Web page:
If You’re Riding A Bike During Coronavirus, Follow These Tips To Stay Safe

Photo: Roy Rochlin/Getty Images.
During this time of pandemic, when people are being encouraged to socially distance and remain quarantined in their homes, everyone is finding ways to get outdoors — especially as the weather gets nicer. Whether it’s taking walks, sitting on a porch or balcony, or finding remote trails to hike, people are doing what they can to access the benefits of the great outdoors. But as May marks the beginning of National Bike Month, there are still safety concerns over riding bikes. Luckily, we’re here to tell you everything you need to know about staying safe while riding a bike during a global pandemic.
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Many cities are seeing a boom in bike traffic — it’s up 50% in New York City and Citi Bike rides are up 67% over this time last year. As a result, cities have closed down roadways to cars to allow for more bikes to safely practice socially distancing cycling. 
Experts agree that it’s safe to ride outdoors right now, with one major caveat — you need to be alone. This means finding non-crowded areas to ride and avoiding cycling with a friend because the coronavirus can travel via droplets in the air. This is going to be easier in certain locations than others, as dense urban environments are naturally going to have more bike traffic than more suburban or rural locales. You also should not go outside at all, even alone, if you are feeling sick.
What about masks? Currently, the Centers for Disease Control and Prevention are recommending “wearing cloth face coverings in public settings where other social distancing measures are difficult to maintain (e.g., grocery stores and pharmacies) to help reduce the spread of the virus from spreading between people interacting in close proximity.” But it’s still hard to say how those recommendations apply to people riding a bike. If you’re taking experts’ advice to ride where there is no one around, you should be okay without one. But in a crowded city, that can be nearly impossible. Bicycling Magazine recommends wearing a moisture-wicking face covering, like a Buff, since masking guidelines say that cloth masks should not be worn damp.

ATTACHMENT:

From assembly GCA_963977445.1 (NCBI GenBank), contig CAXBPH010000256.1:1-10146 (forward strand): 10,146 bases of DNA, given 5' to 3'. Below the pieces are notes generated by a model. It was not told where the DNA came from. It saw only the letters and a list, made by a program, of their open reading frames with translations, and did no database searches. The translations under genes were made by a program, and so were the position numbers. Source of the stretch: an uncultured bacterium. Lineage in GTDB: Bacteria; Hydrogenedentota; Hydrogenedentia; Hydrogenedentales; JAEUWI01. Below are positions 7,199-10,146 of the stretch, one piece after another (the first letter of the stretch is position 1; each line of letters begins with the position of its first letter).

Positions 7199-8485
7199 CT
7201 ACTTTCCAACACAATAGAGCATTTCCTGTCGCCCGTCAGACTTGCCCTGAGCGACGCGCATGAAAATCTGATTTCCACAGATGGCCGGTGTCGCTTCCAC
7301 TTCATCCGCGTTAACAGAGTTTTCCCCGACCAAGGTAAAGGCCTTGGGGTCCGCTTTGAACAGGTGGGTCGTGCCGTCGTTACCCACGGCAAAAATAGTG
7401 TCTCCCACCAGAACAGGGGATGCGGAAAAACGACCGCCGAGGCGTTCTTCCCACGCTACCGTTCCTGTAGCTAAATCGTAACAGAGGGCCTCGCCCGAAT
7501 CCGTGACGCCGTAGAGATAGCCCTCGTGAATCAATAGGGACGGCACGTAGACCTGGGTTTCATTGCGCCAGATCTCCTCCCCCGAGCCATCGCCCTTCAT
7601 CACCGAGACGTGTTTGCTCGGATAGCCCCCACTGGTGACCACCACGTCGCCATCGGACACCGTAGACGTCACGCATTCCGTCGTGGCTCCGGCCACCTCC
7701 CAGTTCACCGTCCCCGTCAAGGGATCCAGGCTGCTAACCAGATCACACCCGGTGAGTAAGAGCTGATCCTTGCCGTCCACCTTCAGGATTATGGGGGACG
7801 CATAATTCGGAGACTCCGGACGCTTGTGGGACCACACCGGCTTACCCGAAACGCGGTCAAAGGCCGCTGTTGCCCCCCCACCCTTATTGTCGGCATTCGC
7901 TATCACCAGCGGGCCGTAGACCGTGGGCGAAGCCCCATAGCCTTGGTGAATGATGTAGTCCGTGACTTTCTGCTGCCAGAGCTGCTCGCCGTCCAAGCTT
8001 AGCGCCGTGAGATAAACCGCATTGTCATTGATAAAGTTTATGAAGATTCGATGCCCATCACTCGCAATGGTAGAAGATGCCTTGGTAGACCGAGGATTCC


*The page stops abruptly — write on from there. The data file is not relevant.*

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Staying safe while outdoors will also vary depending on the type of bike ride you are going on. As a blanket rule, when you come back from a ride, you should sanitize all the touchpoints on your bike: handlebars, saddle, gear shifts, pedals. For people using bike-share services, it’s recommended you wash your hands before and after each use, as well as wiping down the touchpoints on the bike before hopping on.
"During this time, we anticipate an increase in ridership as people seek transit alternatives that do not require close physical contact," a statement from Healthy Ride, Pittsburgh’s bike share system, said. "Our team is currently taking steps to sanitize our fleet of bicycles—however, it is still recommended that our customers wash their hands after each use." 
Ultimately, riding bikes is one of the safer outdoor activities you can do — definitely safer than hitting up a crowded beach or packed park on a nice day. But just because you’re on a bike doesn’t mean you can eschew the precautions to avoid spreading coronavirus.
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